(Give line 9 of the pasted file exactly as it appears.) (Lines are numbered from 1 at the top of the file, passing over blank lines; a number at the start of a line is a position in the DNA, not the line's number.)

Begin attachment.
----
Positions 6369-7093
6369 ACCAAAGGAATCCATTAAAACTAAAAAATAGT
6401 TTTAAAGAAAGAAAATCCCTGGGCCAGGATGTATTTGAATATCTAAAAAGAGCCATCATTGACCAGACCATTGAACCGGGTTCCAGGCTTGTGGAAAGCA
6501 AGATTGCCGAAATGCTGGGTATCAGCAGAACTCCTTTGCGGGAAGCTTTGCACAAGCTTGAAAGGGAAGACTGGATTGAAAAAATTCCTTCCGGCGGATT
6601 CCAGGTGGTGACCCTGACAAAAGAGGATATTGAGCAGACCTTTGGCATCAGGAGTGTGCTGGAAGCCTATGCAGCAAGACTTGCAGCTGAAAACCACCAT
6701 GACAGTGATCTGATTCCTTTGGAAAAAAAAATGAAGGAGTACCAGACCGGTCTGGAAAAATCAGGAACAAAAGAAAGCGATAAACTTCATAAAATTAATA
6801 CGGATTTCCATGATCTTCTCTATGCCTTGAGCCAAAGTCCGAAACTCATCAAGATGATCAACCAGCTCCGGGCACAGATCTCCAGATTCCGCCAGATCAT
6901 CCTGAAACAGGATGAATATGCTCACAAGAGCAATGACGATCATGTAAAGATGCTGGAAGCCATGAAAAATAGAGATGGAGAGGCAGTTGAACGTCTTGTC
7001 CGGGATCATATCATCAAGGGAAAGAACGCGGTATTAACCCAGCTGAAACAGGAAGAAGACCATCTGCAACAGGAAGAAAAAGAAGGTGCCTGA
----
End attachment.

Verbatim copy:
7001 CGGGATCATATCATCAAGGGAAAGAACGCGGTATTAACCCAGCTGAAACAGGAAGAAGACCATCTGCAACAGGAAGAAAAAGAAGGTGCCTGA